NYT columnist, Knight Center director debate future of newspapers during investigative journalism conference in Brazil

By Isabela Fraga

If there is one message that can summarize the conversation between New York Times columnist David Carr and Professor Rosental Calmon Alves, director and founder of the Knight Center for Journalism in the Americas, it is that, in today's journalism, if you want to do something, don't just think about it -- do it.

In the closing session of the 7th International Congress on Investigative Journalism, which concluded Saturday, July 14, in Sao Paulo, Carr and Alves talked about the U.S. newspaper crisis, the Brazilian news media situation, the use of new technologies in journalism, and possible future scenarios for both countries.

Carr, author of the column Media Equation for the New York Times, where he shares his irony and experience through analysis and (some would say pessimistic) forecasting of the situation of U.S. journalism, is also known for his participation in the documentary Page One, which shows the daily life of NYT's newsroom and how its employees deal with the crisis that generated more than 100 layoffs in 2011.

But those who think that Carr is a journalism "vulture," announcing its absolute end, is mistaken. "Do you prefer to have someone guide the piano that will fall on your head, or do you prefer to stand still, with your ears covered? Do not blame the messenger," said the journalist, in one of his many jokes during the discussion.

Alves, who teaches a course in entrepreneurial journalism at the University of Texas at Austin, agreed: "It is a type of denial (...). I don't think that newspapers are dead, but instead, the model which existed and still tries to exist."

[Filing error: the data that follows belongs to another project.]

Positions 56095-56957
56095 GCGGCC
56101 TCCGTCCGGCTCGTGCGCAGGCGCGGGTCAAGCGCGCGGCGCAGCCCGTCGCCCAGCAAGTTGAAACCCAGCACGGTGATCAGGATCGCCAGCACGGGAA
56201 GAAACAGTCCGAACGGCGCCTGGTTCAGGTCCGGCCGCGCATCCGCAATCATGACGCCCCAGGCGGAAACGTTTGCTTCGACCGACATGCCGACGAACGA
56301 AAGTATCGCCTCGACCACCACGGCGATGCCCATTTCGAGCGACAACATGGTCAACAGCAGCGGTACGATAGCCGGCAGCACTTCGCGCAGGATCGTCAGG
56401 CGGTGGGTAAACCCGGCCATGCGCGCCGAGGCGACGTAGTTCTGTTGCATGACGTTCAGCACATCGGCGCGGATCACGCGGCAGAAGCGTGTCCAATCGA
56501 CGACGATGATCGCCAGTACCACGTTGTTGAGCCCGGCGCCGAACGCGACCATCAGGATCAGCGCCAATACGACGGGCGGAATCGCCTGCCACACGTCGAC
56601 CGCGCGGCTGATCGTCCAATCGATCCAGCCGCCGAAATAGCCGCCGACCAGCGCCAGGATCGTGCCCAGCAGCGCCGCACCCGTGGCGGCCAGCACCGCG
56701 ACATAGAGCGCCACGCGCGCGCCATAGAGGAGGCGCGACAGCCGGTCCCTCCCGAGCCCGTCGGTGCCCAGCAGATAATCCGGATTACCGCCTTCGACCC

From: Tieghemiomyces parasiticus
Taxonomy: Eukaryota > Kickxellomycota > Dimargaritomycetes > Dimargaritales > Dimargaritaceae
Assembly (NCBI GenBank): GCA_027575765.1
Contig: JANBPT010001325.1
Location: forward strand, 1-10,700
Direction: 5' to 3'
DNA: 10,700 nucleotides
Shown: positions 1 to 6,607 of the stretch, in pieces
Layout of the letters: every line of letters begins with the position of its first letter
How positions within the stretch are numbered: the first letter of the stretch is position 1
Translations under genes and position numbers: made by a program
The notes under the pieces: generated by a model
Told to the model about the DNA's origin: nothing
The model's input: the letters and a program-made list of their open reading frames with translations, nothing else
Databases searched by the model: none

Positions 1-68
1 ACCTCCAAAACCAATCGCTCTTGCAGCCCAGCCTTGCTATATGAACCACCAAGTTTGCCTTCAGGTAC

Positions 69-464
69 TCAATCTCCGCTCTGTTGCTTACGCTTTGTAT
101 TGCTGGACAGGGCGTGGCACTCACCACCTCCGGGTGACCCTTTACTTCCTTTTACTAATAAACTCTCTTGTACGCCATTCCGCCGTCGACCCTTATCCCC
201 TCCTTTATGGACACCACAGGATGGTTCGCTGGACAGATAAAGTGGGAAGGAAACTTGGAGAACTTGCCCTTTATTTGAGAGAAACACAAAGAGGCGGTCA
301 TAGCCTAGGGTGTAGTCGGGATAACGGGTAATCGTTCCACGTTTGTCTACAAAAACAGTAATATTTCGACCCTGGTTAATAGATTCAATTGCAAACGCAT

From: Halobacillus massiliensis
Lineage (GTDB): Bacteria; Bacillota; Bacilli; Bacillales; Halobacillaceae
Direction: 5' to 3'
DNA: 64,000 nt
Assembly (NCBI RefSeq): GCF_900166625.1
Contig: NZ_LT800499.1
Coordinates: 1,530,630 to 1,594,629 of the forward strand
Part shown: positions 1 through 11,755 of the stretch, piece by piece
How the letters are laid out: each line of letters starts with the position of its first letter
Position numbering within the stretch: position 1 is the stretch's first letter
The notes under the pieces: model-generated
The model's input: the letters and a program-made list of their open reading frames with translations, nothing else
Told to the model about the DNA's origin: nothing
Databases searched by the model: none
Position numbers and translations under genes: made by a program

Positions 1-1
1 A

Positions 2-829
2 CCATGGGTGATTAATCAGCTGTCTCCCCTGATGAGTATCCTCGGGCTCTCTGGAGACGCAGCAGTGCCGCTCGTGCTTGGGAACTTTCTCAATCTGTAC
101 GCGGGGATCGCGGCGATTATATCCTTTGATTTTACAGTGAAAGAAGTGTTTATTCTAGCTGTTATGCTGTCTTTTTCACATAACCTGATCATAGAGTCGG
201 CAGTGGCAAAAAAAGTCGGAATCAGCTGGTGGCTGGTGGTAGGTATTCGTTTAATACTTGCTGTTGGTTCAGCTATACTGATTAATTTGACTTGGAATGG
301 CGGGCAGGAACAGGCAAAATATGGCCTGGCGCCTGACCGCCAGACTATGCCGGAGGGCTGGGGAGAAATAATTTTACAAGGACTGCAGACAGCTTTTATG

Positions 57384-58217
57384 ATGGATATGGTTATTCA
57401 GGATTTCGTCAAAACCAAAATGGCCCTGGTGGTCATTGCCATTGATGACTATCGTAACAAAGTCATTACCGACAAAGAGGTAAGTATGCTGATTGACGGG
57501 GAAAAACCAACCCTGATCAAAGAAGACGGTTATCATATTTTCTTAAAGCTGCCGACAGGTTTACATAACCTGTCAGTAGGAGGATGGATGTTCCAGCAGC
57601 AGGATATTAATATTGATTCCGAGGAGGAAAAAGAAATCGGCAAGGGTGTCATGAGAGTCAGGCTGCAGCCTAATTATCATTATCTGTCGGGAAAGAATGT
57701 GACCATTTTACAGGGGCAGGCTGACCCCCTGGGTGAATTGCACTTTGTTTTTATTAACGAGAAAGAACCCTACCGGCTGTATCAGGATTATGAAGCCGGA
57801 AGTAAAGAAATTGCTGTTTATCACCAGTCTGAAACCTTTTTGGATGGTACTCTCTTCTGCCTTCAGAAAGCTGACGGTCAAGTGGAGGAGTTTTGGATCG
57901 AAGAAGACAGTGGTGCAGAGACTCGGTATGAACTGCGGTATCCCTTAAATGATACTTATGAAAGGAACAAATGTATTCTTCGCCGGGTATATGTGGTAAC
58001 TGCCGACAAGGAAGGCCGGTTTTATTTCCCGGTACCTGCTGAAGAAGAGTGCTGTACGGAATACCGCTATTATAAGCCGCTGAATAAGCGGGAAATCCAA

For Carr and Alves, newspapers need to transform to coexist with the Internet, where everyone can be a journalist and publisher. But how? And how are journalists supposed to behave in the midst of so many changes?

For newspapers, one solution seems to be charging for access to digital content by erecting paywalls. The NYT chose to take this route, and evidence suggests the New York Times' paywall was a good decision. "The paywall seems to work financially, and this helps improve the newsroom climate," said Carr, reaffirming an opinion which he already expressed several times about how charging for digital content can help save the newspaper industry. Also, in Brazil, the newspaper Folha de São Paulo recently chose to implement a paywall.

Carr recommended that journalists "do stuff: talk about what is happening around you, use Twitter when you see something interesting happening, have a blog about something other than your girl or boyfriend, make projects with people from your university, every-day-life, be entrepreneurial with them." He concluded to an auditorium filled mostly with young college students: "The people of your generation are more important than anything that an [older] publisher can say."

Note from the editor: This story was originally published by the Knight Center’s blog Journalism in the Americas, the predecessor of LatAm Journalism Review.